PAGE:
Long gone are Andrew Whitworth, Clint Boling, and more recently, Andy Dalton. Green is the lone draft pick in the starting lineup from the first half of the 2010s, and an offense that is ripe with youthfulness will look to his guidance and lead-by-example influence.
The growth of Burrow’s chemistry with Green will have to be accelerated as they play catchup for all the time they missed this year. The further development of Auden Tate and John Ross III can also be impacted by Green’s health and presence, and of course Higgins, the rookie who modeled his game after Green, will be taking mental and practical notes of Green’s every move.
Luckily for the front office, Green signed his franchise tag and will look to play for the first time since 2018, and for the final big contract of his illustrious career. He hopes the contract is given to him by the Bengals just as much as the Bengals hope he eventually signs it. The first step is exiting camp with no injuries.
When will this damn line be fixed
The Bengals’ offensive line is bad until it isn’t. Signing a former second-round guard that has failed to become an established starter and waiting until the sixth-round to draft a tackle doesn’t move the needle too much. Su’a-Filo and Hakeem Adeniji present their own value. How much faith they restore in solidifying this unit is, well, questionable.
The biggest “addition” is 2019 first-round pick Jonah Williams returning from a shoulder injury that wiped out his rookie year. He’ll make the most notable impact since the position he’ll play was occupied by the likes of John Jerry and Andre Smith last year. Hearing statements like that make it not so unbelievable that this team was the worst in football last year.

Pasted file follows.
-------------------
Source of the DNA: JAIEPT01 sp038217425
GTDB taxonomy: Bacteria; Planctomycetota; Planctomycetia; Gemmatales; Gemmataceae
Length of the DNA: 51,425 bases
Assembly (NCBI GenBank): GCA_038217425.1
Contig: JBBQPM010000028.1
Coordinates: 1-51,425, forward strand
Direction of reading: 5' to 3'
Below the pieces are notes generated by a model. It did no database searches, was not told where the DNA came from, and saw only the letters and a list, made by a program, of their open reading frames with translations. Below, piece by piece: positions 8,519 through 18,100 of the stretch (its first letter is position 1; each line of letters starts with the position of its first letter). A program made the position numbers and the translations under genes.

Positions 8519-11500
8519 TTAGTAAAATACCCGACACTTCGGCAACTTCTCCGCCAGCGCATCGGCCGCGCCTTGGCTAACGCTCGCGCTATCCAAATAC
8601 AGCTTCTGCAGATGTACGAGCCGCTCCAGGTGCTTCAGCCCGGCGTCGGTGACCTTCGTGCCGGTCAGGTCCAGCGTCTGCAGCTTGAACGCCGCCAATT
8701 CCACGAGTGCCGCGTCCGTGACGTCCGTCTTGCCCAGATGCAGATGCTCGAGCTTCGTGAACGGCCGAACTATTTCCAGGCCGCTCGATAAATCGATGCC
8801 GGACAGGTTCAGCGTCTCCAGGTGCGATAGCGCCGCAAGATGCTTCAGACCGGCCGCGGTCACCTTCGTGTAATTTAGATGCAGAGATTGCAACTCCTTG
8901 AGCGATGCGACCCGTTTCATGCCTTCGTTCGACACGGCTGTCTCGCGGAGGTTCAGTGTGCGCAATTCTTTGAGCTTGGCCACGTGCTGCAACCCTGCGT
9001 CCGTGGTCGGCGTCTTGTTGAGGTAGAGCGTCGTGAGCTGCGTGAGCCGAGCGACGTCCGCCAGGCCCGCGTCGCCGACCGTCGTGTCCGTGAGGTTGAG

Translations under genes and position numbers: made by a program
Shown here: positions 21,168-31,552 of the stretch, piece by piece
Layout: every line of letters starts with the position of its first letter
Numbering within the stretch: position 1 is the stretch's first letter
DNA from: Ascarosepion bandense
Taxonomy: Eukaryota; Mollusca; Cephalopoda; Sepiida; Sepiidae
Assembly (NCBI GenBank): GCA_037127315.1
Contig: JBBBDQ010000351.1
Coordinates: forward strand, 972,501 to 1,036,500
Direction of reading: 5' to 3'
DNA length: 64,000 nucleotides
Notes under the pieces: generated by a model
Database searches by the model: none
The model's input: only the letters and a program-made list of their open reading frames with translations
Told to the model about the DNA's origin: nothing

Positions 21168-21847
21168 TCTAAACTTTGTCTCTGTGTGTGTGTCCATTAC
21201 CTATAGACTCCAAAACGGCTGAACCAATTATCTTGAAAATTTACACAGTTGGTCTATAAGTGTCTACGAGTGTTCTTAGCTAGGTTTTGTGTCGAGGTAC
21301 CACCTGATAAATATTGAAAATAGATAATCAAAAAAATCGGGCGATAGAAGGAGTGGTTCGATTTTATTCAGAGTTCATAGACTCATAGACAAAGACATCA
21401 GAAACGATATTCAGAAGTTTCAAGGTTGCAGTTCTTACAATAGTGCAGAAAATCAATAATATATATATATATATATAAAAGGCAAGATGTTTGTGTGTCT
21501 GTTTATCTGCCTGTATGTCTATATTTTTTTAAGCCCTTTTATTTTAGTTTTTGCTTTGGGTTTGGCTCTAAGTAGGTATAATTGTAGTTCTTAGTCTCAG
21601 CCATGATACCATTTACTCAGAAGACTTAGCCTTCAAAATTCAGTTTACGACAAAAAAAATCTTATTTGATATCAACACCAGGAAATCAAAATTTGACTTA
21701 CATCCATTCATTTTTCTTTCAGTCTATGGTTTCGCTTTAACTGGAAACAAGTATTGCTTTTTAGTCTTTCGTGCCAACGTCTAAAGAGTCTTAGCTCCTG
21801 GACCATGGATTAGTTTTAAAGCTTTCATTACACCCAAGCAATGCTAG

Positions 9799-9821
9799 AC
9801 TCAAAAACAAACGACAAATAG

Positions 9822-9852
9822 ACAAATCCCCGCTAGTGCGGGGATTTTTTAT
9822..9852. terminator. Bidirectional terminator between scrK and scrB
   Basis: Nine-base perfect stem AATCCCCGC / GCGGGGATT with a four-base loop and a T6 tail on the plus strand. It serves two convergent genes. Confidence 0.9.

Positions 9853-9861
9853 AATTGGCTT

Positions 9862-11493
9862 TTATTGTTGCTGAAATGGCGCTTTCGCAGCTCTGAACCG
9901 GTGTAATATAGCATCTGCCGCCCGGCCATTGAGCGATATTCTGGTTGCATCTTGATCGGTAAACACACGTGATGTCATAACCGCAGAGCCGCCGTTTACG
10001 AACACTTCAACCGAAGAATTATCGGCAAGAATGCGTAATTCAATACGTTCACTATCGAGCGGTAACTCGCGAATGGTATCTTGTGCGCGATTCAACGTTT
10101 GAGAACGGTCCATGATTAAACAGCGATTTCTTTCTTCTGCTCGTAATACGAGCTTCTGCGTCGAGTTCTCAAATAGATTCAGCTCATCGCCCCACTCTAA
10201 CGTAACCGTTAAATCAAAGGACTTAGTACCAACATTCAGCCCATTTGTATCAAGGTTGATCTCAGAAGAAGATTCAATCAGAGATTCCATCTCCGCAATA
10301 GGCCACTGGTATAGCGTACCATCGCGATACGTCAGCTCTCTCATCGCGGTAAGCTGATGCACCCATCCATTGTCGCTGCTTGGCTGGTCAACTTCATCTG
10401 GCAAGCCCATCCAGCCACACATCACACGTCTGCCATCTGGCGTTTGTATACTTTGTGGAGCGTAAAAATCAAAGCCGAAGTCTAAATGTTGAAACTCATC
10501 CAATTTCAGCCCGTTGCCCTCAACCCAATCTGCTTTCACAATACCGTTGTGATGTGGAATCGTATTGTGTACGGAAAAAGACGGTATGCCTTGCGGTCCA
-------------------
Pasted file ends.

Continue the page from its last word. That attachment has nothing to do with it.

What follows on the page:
For this season, Williams just has to be half as good as the team thinks he’ll become to be an upgrade at the premier spot along the offensive line. This is his first active camp, and he’ll be preparing to play actual football for the first time since the 2019 College Football Playoff National Championship.
Next to him at left guard is Michael Jordan, who enters camp as a starter after winning the job during camp last year. For him to maintain that position, he needs to play like he did finishing the season rather than how he did opening the season. The difference was pretty stark, and him being the best option there said a lot.
Trey Hopkins is back where he belongs at center and should remain there for the next three years as he plays out his first big contract. Back when the Bengals were a force to be reckoned with, the center position was the weakest link on the offensive line. Now it’s the strongest, at least relative to what’s around it. Having Hopkins finally be the unquestioned starter at a position he should’ve been at years ago gives the unit a stable base to build off of.
It’s what’s right of Hopkins where the collapse may occur. Su’a-Filo would normally be the worst lineman on an average group, but the ever disappointing Bobby Hart still penciled in as a starter eliminates that distinction from Su’a-Filo’s name.
Hart is a reserve—at best—playing a position that faces the top pass rushers in the game nearly every week on average. If the line hopes to elevate its status out from the bottom of every ranking on the internet, Fred Johnson must be given a legitimate shot at beating out Hart for the right tackle spot. A cancelled preseason may throw a wrench in those plans, but the coaching staff must be willing to improvise for the sake of the offense.